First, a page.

Mark Skousen

“In the matter of our attitude toward age, the difference is absolute, and the East and the West take absolutely opposite points of view.” — Lin Yutang, “The Importance of Living” (1937)

While in Taiwan, a group of us on the FreedomFest Asian cruise visited the home of Lin Yutang, the great libertarian Chinese philosopher. Read my essay on Lin Yutang. It is No. 1 on my list of Top 10 articles on my personal Website, www.mskousen.com.

Lin says that the one big difference between Chinese and American culture was in their attitude toward age. In China, grandparents and the aged are venerated, and the young often ask their elders, “what is your glorious age?” But in America, youth is celebrated, and every effort is made to look younger. “You don’t look a year over 30,” an American might say to a 50-year-old.

In China, according to Lin Yutang, “a natural man loves his children, but a cultured man loves his parents.”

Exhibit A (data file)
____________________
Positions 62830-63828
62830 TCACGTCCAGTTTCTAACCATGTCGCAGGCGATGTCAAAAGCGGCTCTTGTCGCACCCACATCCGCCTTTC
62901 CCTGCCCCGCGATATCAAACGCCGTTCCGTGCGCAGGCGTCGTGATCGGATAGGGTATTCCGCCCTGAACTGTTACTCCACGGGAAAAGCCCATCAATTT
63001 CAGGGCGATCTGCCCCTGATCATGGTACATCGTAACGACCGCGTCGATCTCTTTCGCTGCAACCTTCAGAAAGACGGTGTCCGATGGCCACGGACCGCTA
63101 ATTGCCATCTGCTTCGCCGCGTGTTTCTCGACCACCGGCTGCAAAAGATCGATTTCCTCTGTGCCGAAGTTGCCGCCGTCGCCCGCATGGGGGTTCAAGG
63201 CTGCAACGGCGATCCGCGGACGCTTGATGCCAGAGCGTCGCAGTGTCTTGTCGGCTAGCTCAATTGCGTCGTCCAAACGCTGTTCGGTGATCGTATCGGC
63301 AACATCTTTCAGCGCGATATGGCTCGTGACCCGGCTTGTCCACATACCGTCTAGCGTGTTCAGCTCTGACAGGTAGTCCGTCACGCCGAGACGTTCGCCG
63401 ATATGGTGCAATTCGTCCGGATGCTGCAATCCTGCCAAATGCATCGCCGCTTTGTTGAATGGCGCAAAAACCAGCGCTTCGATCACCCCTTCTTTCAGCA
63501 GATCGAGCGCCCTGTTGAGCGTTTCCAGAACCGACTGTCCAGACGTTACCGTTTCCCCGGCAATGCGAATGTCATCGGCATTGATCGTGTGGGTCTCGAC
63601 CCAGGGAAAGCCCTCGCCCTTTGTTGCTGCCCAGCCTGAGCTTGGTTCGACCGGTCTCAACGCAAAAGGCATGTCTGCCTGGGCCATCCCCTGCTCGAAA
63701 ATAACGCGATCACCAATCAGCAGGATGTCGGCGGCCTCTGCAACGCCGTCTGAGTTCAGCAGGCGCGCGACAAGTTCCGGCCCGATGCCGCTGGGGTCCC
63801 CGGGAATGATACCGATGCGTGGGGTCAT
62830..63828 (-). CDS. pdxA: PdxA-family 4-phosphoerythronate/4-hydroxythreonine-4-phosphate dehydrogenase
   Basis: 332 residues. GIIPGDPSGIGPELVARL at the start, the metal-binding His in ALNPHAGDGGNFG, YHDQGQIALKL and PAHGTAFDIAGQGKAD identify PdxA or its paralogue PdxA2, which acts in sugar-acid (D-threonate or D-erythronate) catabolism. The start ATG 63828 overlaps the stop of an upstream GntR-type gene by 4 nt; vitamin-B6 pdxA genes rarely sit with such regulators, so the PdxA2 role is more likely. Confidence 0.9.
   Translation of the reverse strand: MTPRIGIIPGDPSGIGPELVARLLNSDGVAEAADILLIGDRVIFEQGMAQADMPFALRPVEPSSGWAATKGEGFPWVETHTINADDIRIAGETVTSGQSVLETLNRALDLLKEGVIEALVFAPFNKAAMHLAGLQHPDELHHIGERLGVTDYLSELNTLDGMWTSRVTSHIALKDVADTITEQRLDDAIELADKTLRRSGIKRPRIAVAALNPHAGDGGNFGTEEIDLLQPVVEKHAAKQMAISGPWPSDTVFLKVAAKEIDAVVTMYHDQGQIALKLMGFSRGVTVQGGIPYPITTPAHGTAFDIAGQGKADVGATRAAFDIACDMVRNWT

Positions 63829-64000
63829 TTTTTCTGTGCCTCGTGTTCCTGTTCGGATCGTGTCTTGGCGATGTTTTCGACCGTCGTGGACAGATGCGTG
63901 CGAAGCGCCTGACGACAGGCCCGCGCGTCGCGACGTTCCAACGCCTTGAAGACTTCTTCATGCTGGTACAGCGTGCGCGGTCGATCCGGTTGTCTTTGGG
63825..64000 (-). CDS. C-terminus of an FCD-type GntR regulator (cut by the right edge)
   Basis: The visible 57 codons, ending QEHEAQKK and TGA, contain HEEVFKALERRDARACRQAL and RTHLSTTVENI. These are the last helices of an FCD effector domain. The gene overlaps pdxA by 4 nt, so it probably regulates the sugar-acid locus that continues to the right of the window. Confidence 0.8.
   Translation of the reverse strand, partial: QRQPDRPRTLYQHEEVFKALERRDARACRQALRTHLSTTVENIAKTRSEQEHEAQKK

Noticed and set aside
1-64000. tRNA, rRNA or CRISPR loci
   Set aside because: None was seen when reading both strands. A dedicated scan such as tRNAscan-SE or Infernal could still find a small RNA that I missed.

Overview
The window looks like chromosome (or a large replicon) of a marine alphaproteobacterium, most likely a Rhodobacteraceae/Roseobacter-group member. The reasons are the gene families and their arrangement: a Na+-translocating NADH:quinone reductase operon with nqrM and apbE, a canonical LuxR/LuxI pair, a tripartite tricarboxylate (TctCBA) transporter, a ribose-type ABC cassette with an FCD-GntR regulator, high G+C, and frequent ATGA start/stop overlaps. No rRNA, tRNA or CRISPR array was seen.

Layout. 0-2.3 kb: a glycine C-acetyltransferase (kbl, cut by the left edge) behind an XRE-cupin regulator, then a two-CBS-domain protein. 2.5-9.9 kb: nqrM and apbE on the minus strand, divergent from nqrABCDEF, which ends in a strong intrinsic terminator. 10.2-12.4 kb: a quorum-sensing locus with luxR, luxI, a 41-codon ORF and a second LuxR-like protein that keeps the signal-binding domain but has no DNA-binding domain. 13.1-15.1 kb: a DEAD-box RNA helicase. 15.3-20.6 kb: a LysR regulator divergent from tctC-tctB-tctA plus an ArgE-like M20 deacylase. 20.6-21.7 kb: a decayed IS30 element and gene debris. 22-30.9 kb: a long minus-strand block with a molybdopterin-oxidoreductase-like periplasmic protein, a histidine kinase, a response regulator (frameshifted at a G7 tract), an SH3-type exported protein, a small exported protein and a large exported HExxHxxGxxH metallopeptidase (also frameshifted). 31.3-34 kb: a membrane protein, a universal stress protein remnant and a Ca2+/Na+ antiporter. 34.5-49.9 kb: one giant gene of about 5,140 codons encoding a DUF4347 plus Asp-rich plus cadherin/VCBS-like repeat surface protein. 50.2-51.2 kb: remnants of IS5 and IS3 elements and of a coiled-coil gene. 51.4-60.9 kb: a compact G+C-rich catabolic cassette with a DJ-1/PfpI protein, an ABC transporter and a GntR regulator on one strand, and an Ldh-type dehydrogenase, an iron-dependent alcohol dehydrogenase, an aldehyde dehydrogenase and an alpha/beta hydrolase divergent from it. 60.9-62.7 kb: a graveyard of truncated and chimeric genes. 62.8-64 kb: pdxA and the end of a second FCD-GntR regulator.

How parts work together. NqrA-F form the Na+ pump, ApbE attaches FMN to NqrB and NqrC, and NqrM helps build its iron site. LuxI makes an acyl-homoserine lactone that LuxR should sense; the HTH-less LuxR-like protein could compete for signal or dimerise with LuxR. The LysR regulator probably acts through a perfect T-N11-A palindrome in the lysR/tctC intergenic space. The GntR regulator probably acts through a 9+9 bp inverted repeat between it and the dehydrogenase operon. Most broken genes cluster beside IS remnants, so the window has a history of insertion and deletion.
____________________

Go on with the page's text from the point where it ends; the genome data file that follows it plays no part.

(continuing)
I mentioned this old Chinese tradition of venerating the elders to Professor Richard Wong of the University of Hong Kong, and he said sadly that the old Chinese tradition of respecting experience no longer exists. As a result of the one-child policy there, there are four grandparents doting on one grandchild. The large Chinese family has been destroyed. Under the one-child policy, there are no brothers, sisters, nieces, nephews, aunts or uncles. It is a great tragedy. Now youth is celebrated just as it is the West. It is all about young people. If China doesn’t reverse its one-child policy soon, all will be lost.

In case you missed it, I encourage you to read my e-letter from last week about what investment expert Jim Rogers said during my Asian tour.


Mark Skousen

Mark Skousen, Ph. D., is the editor of the monthly investment newsletter, Forecasts & Strategies, as well as three weekly trading services, Skousen High-Income Alert, Hedge Fund Trader and Fast Money Alert.